Pressure is the physical magnitude that measures the force exerted on a unit area applied in a direction perpendicular to it. It can be calculated by dividing the applied force by the area over which that force is applied.
The mathematical formula to calculate pressure is:
Pressure = Force / Area
This physical magnitude can have different effects depending on the context in which it is applied. For example, in fluid dynamics and fluid mechanics in particular, pressure is related to properties such as density and height of the fluid. Many physical phenomena such as the buoyancy and operation of fluids in pipes and hydraulic systems depend on pressure.
In the field of nuclear power, the pressure in a nuclear reactor is important to ensure efficient heat transfer, control reactivity, maintain containment system integrity, ensure safety, and contribute to energy efficiency.
There are the following types:
Hydrostatic pressure: that exerted by liquids that cannot be compressed on the objects that are in contact with them.
Absolute pressure: it is the sum of the force per unit area of a given system and that of the air that surrounds it.
Gauge pressure (also called relative pressure) is the difference between absolute (true) and atmospheric.
Atmospheric pressure: is the force per unit area that air exerts on the earth's surface. At sea level, 1 atm is equal to 101325 Pa.
Arterial or blood: when we refer to the force exerted by blood on the inner surface of the arteries.
Osmotic: is the force exerted per unit area of a solution against a closed semipermeable membrane.
The unit of pressure in the International system of units is the pascal (Pa), in honor of Blaise Pascal. One pascal is the pressure exerted by a total force of one newton acting uniformly on one square meter (Pa = N / m2 ).
The Pascal (Pa) is a small unit, and sometimes it is convenient to use other units of measurement:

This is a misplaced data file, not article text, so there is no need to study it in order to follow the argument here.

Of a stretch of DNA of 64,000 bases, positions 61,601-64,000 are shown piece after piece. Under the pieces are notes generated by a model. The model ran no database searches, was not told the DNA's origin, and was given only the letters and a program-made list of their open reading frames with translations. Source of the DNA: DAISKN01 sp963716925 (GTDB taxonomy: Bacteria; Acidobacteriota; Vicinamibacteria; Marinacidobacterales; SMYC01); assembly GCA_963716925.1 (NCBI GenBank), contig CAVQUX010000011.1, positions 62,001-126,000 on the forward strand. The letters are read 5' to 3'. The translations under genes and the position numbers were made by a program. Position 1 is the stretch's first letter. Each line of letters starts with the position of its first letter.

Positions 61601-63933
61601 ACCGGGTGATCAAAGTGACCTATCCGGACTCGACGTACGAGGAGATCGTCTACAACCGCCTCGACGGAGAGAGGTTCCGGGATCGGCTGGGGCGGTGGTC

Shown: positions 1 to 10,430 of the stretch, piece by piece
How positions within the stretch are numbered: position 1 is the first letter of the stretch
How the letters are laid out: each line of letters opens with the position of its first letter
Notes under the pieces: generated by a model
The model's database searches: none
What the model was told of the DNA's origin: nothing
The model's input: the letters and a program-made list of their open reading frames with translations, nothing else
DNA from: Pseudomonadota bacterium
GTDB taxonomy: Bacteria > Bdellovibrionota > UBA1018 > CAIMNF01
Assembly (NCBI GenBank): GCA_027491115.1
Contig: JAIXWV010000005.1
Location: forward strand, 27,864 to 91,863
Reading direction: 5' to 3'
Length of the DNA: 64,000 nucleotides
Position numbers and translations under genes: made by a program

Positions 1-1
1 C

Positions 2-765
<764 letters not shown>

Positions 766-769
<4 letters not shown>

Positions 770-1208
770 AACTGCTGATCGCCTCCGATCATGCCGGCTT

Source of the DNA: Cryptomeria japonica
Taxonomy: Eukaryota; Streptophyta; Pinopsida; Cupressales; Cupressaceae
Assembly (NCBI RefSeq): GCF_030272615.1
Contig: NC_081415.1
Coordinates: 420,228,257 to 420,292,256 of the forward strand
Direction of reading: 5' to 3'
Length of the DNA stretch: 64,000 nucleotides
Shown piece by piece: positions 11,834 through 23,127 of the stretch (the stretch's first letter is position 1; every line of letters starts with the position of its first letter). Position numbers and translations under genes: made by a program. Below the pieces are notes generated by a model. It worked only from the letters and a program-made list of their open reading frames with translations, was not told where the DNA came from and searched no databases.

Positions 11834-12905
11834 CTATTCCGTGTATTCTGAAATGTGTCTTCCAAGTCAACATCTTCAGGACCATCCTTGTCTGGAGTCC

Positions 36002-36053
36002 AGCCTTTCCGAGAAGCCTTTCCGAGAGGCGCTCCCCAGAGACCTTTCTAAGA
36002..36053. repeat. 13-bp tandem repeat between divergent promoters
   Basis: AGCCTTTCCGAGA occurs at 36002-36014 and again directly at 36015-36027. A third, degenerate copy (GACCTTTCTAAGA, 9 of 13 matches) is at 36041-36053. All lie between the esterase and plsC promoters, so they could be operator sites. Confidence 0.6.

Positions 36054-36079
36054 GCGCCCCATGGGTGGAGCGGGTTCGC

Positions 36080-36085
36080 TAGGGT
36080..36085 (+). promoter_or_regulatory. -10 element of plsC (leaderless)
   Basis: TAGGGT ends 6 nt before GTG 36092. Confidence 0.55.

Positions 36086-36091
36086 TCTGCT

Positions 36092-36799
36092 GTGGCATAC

Millimeter of mercury (mmHg): is a unit that is still used to measure pressure in medicine, meteorology, aviation and is equivalent to 133,322 387 415 Pa.
bar. The use of this unit is accepted within the SI although it is not recommended. It is often used because it has a value very close to 1 atm. 1 bar = 100,000 Pa
Hectopascals (HPa): This unit is used in meteorology and is equal to 100 Pa.
Atmosphere (atm): The atmosphere is a unit that indicates the pressure that the earth's atmosphere produces on average on the earth's surface.
Kiloponds per square centimeter (kp/cm2): This unit is used in engineering. The kilopond is equal to the weight of a mass of one kilogram (9.8 N).
Pound of force per square inch (lbf/in²): it is a unit that belongs to the Anglo-Saxon system. To refer to it, the acronym psi (pounds-force per square inch) is also used.
How Is Pressure Measured in Physics?
In physics, pressure is measured using a variety of instruments and techniques depending on the system or phenomenon being studied. Here are some examples:
Manometers: are used to measure the pressure in gases and liquids. These instruments measure pressure based on the deformation of a pressure sensitive element or by measuring the height of a column of liquid in equilibrium with the pressure.
Barometers: Barometers are instruments specifically designed to measure atmospheric pressure.